Friday, March 29, 2013

Friday Ramble - Journey

Journey comes from the Middle English journei, meaning day (or day's travel), through the Old French jornee and Vulgar Latin diurnta, thence the Late Latin diurnum (meaning day), or perhaps the neuter form of the Latin diurnus, meaning daily or "of a day". The word claims kinship with journal, diurnal and diary which comes to us from the Latin diārium meaning daily allowance or record. Somewhere in there too and predating 950 CE by a fair nugget of time are the Middle English dæg; and the Germanic tag.

The word harks back to the beginning time when we moved from place to place on our own two feet and measured our barefoot progress by the amount of daylight involved in the process. There are some lovely synonyms for this week's word in our language: adventure, campaign, caravan, expedition, exploration, migration, odyssey, passage, peregrination, pilgrimage, quest, ramble, roaming, roving, safari, sally, seeking, sojourn, transmigration, vagabondage, voyage, wandering and wayfaring.

Journeying is not just the simple business of getting from one place to another place though. When I say the word (and I am fond of it), I think not of trips to school or marketplace, but of childhood rambles and a clear sense even then that life was an adventure unfolding - that something grand, magical and illuminating awaited behind the next tree or around a bend on the trail ahead. My childhood self spent hours watching leaves float down rivers of windfall light, how light turned the whole world dazzling gold as the sun went down at the end of the day. A child has no words for such things, but oh, how feelings of wonder tugged at my sensibilities in those times.  "Ready or not, here I come, seeking something magical, mysterious and incandescent, I know not what."

From rapt childhood moments that odd little girl moved on into college, adulthood, work, marriage, parenting and all the bumps and potholes in the shambolic road of life. Oh, there were snippets of fey knowing here and there, but the midlife journey often seemed to be "arrow straight" and running toward a flat horizon, nary a tree, a hill, a cantrip or a mystery in sight.

Older now and hopefully (not sure about that though) a little wiser for all my meanderings, in these eldering days, I think about the wind in highland trees and sunrises seen from the top of the cliffs over Dalhousie Lake.  I think of migrating geese and drifting fogs in early morning, the way clouds seen from "up there" seem to form a sparkling road - one spiraling right out into the great beyond and eternity.  There are glorious sunsets to be seen if one climbs the mountain at twilight, but they can be seen from the shoreline too, often in the splendid company of herons.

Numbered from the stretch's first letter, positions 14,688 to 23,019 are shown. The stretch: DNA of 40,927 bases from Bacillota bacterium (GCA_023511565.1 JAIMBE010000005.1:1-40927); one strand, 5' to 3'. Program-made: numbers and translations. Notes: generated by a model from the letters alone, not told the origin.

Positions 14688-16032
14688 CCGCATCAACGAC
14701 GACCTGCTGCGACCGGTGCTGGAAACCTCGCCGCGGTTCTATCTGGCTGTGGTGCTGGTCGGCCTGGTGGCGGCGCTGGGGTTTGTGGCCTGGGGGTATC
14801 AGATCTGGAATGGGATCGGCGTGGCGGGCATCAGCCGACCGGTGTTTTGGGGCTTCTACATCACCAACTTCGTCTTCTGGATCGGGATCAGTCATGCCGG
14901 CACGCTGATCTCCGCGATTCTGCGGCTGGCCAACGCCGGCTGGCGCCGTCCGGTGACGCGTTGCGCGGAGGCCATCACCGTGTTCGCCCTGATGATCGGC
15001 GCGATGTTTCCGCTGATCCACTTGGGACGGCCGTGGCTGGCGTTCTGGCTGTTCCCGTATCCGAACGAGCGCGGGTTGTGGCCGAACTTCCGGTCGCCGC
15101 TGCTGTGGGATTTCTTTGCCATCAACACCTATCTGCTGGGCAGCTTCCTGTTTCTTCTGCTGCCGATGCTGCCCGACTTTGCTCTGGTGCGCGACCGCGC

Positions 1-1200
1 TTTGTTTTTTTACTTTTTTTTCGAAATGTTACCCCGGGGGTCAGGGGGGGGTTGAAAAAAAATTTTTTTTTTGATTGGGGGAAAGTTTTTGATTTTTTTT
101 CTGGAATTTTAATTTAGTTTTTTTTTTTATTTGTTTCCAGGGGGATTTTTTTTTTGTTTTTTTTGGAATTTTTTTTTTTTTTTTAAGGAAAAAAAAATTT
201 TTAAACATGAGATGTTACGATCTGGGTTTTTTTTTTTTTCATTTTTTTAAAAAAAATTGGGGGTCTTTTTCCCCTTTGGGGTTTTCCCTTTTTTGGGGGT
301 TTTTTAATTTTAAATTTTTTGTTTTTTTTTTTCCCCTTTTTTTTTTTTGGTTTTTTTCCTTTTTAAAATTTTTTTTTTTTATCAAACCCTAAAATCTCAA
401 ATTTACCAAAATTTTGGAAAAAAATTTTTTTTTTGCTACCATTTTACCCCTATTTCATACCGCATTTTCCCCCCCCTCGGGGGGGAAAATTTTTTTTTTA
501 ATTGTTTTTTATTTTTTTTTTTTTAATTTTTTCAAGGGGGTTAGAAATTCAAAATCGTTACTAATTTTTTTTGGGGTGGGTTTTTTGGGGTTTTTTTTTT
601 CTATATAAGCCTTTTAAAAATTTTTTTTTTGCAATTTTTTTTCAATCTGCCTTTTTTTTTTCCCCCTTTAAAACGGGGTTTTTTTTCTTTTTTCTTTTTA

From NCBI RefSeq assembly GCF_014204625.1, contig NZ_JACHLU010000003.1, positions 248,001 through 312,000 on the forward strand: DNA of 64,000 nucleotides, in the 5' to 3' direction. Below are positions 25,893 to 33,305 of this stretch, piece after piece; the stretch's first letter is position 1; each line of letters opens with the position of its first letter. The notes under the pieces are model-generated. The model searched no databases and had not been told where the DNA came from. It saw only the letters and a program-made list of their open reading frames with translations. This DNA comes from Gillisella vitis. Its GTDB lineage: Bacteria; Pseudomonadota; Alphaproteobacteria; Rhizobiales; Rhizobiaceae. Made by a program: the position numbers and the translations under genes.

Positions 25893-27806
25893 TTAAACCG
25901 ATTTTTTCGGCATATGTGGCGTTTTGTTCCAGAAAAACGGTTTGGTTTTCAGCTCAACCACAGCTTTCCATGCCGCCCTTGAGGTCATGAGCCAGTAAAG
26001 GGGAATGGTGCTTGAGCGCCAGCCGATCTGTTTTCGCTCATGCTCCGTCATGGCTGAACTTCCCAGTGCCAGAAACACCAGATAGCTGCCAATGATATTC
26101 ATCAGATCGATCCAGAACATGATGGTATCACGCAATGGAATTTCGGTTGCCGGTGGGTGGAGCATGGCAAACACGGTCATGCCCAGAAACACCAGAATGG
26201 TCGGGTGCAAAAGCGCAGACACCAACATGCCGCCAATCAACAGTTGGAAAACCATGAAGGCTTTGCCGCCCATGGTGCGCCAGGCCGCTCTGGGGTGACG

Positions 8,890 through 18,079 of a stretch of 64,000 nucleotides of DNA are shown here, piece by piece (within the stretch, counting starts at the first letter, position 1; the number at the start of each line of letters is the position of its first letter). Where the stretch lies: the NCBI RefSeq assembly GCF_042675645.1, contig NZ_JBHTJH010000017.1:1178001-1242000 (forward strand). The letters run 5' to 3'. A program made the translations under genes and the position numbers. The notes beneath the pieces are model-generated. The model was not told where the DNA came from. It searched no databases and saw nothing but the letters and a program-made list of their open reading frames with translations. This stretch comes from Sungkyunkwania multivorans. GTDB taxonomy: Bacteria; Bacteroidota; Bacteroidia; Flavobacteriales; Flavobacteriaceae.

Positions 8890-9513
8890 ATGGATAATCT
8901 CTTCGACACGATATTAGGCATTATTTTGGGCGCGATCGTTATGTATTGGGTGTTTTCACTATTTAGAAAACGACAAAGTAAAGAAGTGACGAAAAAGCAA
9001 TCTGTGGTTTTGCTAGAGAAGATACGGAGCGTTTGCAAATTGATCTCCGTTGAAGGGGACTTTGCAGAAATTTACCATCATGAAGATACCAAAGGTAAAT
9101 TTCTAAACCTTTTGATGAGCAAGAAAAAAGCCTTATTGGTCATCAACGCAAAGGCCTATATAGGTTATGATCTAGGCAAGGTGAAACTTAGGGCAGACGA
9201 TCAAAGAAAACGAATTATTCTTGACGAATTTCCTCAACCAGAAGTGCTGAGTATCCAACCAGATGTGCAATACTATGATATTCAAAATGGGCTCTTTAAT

Here I am again, watching leaves float down the river in season, haunting shorelines with a camera and trying to capture that twilight moment when the world seems to be spun out of gold.  The childhood sense of journeying and mystery that seemed to vanish during my frantic middling years has returned and so have my dreams.  There are sleep wrapped sojourns on the shore of Lake Superior, oceans of cloud seen from the roof of the world, sunrises over the yellow mountains of China's Anhui province. There are adventures in the offing, eldritch musics offered in the voices of the sirens.

Childhood rambles, mortgage payments, the straight line highways of middle years, and fabulous skies in wondrous places - all are part of the journey and whether or not we remember it most of the time, that journey is about community, wildness, light and grace unfolding. May there be joy and adventure on your own wanderings...


Anonymous said...

"May there be joy and adventure on your own wanderings..."

And on yours. Thank you for sharing these images and thoughts.

Barbara Rogers said...

I have especially enjoyed the posts when you delve deeply into a word, then take it to your heart and share of your own experiences. I have walked many miles on a similar wish you the same blessings you are sending out to the universe.

One Woman's Journey - a journal being written from Woodhaven - her cottage in the woods. said...

Wonderful words....
Blessings to you
Dear Cate.

Guy said...

Hi Cate

I loved hearing about your childhood journeys they struck a real chord. Observing the natural world can be a real gift and refugee for a child trying to navigate the change to adulthood I think because it is neutral and constant even as the seasons change.

All the best.

Green Gal said...

I will never think about the word journey the same again. Magical! Thank you!